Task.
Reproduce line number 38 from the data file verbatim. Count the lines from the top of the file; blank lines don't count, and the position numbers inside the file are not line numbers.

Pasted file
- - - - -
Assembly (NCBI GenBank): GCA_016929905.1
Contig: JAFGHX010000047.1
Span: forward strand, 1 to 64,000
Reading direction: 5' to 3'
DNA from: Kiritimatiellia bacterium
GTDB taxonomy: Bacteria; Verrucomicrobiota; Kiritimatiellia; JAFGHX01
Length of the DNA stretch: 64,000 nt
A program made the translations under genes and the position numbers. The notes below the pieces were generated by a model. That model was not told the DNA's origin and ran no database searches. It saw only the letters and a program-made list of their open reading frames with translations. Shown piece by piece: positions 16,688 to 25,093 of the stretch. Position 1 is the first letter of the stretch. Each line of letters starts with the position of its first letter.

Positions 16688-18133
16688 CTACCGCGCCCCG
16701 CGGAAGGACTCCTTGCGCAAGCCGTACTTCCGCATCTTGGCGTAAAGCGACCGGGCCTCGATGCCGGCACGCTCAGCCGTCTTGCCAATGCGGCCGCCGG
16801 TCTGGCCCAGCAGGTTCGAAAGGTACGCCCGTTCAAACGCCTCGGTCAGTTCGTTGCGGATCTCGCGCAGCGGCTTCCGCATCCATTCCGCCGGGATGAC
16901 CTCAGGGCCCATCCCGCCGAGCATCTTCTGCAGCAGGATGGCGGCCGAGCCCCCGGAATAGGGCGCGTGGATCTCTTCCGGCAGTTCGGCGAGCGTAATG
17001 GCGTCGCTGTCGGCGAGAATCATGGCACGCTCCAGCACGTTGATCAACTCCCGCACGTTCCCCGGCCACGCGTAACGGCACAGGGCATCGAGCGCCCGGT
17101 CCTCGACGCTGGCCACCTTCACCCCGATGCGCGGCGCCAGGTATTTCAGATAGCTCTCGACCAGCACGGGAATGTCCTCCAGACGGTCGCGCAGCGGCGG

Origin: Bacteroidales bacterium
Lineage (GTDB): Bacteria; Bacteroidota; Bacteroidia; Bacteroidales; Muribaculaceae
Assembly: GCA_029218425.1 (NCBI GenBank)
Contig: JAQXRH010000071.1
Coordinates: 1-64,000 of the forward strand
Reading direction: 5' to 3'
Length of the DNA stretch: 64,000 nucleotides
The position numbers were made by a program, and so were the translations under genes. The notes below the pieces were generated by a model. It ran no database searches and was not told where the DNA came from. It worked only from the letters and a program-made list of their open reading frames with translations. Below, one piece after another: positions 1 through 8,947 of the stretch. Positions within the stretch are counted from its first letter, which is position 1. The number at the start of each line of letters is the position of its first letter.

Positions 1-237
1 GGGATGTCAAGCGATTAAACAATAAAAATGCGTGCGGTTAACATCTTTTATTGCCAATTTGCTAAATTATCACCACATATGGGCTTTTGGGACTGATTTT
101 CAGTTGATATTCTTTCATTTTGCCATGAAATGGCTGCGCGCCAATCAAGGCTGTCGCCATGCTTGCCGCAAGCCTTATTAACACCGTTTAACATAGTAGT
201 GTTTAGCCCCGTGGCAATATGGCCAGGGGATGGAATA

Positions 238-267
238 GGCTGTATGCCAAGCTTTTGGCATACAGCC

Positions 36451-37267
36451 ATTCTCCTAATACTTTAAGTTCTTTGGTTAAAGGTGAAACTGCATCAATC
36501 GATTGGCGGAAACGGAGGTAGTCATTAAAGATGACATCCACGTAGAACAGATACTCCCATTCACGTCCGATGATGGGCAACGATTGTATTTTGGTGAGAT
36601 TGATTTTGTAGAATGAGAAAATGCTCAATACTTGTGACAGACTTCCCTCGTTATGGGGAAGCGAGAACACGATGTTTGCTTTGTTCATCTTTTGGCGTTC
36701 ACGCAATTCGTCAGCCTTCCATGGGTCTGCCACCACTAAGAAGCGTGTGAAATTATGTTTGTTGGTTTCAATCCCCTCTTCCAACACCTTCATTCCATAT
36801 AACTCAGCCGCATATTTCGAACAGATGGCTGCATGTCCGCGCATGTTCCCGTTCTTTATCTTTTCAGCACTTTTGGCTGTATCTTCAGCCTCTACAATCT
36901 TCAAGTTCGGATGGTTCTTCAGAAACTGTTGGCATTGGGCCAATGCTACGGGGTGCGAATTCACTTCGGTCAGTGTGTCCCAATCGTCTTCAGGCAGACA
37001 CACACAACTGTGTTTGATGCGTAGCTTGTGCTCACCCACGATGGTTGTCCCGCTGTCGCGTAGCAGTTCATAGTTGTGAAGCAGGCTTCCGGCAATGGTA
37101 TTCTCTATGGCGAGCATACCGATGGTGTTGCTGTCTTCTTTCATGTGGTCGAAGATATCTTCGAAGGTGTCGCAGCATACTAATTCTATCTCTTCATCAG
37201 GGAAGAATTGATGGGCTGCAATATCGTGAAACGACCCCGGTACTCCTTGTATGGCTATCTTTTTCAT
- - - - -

37101 TTCTCTATGGCGAGCATACCGATGGTGTTGCTGTCTTCTTTCATGTGGTCGAAGATATCTTCGAAGGTGTCGCAGCATACTAATTCTATCTCTTCATCAG